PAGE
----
FARM FRESH NOW! installment #10: All About LEEKS and a "Leek Champ" Recipe

I have to first say, this Farm Fresh NOW! project I am helping support is so cool! You know why? Well, as summer days have left us and cooler weather makes for dying gardens, I am learning that there is still plenty of fresh produce to be harvested no matter the season. And this week, it's all about leeks! The irony is that my husband concocted the most amazing leek mashed potatoes for dinner the same day this installment was pushed out to bloggers.
Cooking kismet?

So now go make your own cooking kismet tonight with LEEKS!
You're welcome.

Leeks: Not Just for Stews
Leeks are thought of (when they are thought of at all) as a base for winter soups and stews. But they deserve far more attention than a bit player in a winter's tale. Although the leek is a member of the onion family, the flavor is more subtle and refined than the standard onion.

An Ancient Delicacy

Leeks have been around, and enjoyed, for a very long time. They were part of the diet of the workers who built the Egyptian pyramids, and the ancient Romans were particularly fond of them. In fact, the first century Roman Cookery of Apicius includes seventeen recipes for leeks. Among them are mouthwatering recipes such as leeks stewed with shell beans in white wine, leek sauce with pepper for braised meats, fish fillets with leeks and coriander, and leeks with truffles.

Leeks Around the World
 The Roman tradition continues all over Europe and the Middle East, where nearly every shopper's market basket contains a pound or more of leeks--slender ones in spring and summer, and nice big fat ones in fall and winter. Even the biggest, scariest leeks become tender and mild after a brief cooking, so don't let big leeks--or the dirt often found in them--put you off.

They are excellent in sauces, vegetable dishes, soups, casseroles, and stir-fries. And they are naturally low in calories and an excellent source of Vitamin C, iron, and fiber.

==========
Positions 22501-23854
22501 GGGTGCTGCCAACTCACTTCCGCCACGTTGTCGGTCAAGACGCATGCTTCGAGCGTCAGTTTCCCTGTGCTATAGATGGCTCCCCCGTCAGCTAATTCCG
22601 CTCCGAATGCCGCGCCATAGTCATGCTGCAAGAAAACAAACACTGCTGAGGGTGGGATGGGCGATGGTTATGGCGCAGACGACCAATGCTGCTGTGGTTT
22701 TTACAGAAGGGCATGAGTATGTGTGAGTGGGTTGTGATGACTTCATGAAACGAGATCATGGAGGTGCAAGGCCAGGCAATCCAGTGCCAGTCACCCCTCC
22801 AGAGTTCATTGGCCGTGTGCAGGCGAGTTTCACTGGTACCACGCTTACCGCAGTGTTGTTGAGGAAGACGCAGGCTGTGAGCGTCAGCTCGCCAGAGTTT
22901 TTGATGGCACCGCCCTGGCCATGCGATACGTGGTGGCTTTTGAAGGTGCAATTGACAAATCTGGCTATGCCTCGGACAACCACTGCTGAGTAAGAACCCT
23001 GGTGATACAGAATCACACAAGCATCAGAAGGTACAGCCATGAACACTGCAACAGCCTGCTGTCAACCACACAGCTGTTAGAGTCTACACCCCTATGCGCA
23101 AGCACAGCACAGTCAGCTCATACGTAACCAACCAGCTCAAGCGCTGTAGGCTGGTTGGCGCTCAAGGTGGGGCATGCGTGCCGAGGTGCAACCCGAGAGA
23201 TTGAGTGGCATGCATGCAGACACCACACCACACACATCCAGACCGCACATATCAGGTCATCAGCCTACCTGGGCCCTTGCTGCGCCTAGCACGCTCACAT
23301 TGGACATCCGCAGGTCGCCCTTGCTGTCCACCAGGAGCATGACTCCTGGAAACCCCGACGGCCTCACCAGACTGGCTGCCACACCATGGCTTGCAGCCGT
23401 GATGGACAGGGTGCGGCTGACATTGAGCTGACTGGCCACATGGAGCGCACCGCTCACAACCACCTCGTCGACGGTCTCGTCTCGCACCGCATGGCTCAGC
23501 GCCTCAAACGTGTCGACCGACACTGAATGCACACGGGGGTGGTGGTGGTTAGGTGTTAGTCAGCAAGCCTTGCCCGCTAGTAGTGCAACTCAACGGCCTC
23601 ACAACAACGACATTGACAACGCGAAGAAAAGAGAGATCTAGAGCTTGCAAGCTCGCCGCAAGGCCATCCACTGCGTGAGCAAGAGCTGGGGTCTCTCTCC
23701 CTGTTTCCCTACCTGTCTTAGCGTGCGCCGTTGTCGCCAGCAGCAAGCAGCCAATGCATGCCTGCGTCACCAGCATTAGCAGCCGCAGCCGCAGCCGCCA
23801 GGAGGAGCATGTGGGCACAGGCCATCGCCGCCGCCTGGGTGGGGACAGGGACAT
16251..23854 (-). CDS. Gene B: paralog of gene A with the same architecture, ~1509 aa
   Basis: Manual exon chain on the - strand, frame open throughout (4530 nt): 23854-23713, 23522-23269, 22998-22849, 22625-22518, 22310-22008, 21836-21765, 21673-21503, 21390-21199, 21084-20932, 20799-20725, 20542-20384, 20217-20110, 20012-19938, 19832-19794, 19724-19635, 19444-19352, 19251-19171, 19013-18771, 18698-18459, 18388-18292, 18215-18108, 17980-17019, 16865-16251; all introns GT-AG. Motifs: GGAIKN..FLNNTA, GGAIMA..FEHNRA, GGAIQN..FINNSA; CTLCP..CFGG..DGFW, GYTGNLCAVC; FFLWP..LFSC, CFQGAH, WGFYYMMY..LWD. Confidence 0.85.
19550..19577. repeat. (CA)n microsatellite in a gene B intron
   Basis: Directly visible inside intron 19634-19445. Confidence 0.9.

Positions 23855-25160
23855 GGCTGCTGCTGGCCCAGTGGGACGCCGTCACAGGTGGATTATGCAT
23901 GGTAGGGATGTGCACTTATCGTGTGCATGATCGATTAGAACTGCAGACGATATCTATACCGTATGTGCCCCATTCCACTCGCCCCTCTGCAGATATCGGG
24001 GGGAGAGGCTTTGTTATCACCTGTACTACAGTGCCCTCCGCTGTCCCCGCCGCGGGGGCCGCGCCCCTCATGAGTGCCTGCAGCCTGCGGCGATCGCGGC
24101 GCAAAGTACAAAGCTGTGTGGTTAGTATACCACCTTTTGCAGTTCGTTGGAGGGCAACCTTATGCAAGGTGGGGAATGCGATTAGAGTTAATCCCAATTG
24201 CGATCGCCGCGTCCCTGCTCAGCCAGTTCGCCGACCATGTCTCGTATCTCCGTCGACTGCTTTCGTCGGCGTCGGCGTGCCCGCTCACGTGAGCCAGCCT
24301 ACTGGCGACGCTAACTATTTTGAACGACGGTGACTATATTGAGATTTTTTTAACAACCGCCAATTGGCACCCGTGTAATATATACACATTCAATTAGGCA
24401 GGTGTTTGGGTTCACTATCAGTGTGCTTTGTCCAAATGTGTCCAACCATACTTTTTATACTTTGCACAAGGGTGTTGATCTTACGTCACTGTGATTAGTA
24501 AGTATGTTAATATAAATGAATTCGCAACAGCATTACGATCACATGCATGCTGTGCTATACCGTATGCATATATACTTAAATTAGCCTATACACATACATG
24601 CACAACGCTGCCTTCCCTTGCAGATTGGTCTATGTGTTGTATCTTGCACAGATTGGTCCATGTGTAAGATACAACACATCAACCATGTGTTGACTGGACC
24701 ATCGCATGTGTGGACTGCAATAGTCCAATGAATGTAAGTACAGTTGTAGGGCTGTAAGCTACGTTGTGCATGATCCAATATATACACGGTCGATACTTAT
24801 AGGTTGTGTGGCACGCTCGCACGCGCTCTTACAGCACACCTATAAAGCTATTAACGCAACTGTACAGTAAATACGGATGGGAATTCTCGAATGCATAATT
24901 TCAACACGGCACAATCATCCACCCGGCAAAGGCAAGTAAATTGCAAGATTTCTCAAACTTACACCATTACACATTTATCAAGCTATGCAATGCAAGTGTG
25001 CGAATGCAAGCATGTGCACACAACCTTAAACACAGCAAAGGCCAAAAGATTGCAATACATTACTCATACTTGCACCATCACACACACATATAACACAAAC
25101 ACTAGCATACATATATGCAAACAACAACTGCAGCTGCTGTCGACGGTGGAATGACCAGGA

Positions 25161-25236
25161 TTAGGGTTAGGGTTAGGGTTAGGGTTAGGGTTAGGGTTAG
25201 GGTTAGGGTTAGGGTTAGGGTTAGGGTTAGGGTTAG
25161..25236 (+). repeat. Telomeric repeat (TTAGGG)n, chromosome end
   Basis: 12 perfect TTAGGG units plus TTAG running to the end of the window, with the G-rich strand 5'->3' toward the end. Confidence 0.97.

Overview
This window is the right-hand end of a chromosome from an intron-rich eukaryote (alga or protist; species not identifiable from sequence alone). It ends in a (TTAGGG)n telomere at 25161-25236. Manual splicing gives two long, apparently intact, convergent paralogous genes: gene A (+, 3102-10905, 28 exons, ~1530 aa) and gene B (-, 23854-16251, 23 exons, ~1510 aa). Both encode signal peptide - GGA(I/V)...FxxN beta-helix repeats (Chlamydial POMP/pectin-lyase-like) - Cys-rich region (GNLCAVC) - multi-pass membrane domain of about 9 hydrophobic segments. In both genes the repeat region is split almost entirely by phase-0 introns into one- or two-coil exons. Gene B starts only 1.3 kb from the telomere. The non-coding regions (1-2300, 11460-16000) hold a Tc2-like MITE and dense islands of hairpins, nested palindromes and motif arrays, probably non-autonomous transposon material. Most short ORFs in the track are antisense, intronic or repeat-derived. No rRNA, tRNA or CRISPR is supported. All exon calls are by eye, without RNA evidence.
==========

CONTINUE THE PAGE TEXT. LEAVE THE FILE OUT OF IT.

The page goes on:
Simple, Hearty and Delicious

Although leeks nearly disappeared from the tables of the upper classes throughout northern Europe in the 16th and 17th centuries, they kept going strong in hearty peasant fare. One of the lesser-known, but more delicious of the comforting peasant dishes is Leek Champ. "Champ" is one of the best-loved ways of cooking potatoes in Ireland. Simply boil them, mash them with some boiled milk, and stir in a green vegetable such as scallions, chives, nettles, peas, or leeks. Then serve the creamy, green-flecked mixture with a big knob of yellow butter melting in the center. It's a sure way to get any picky eater to eat vegetables!   
Leek Mashed Potatoes. aka Leek Champ

Leek Champ 


1 pound potatoes
1 pound leeks
2 Tb butter
1 cup milk (more or less, depending on dryness of potatoes)
Salt and freshly ground pepper

  1.  Scrub the potatoes and boil in salted water until cooked through.
  2. While the potatoes are cooking, wash and slice the leeks into thin rounds. If the leeks are gritty, slice them longitudinally and rinse well before slicing.
  3. Melt the butter in a heavy pot. Toss in the leeks and season with salt and freshly ground pepper. Cover and cook on low heat until soft and tender.
  4. As soon as the potatoes are cooked, drain, peel, and mash.
  5. Bring the milk to the boiling point in a small pan. Beat the buttered leeks and their juices into the potatoes along with enough boiled milk to make a soft texture. Season with salt and freshly ground pepper. Serve immediately with a lump of butter melting in the center.
For more information about the benefits of buying local food and a chart of what's in season when, check out our Farm Fresh Now! Infographic

Farm Fresh Now! is a project of The Land Connection, an educational nonprofit that preserves farmland, trains new farmers, and connects people with great locally-grown foods. This series is made possible with generous support from the Illinois Department of Agriculture. Article by Terra Brockman; photo by Cara Cummings.



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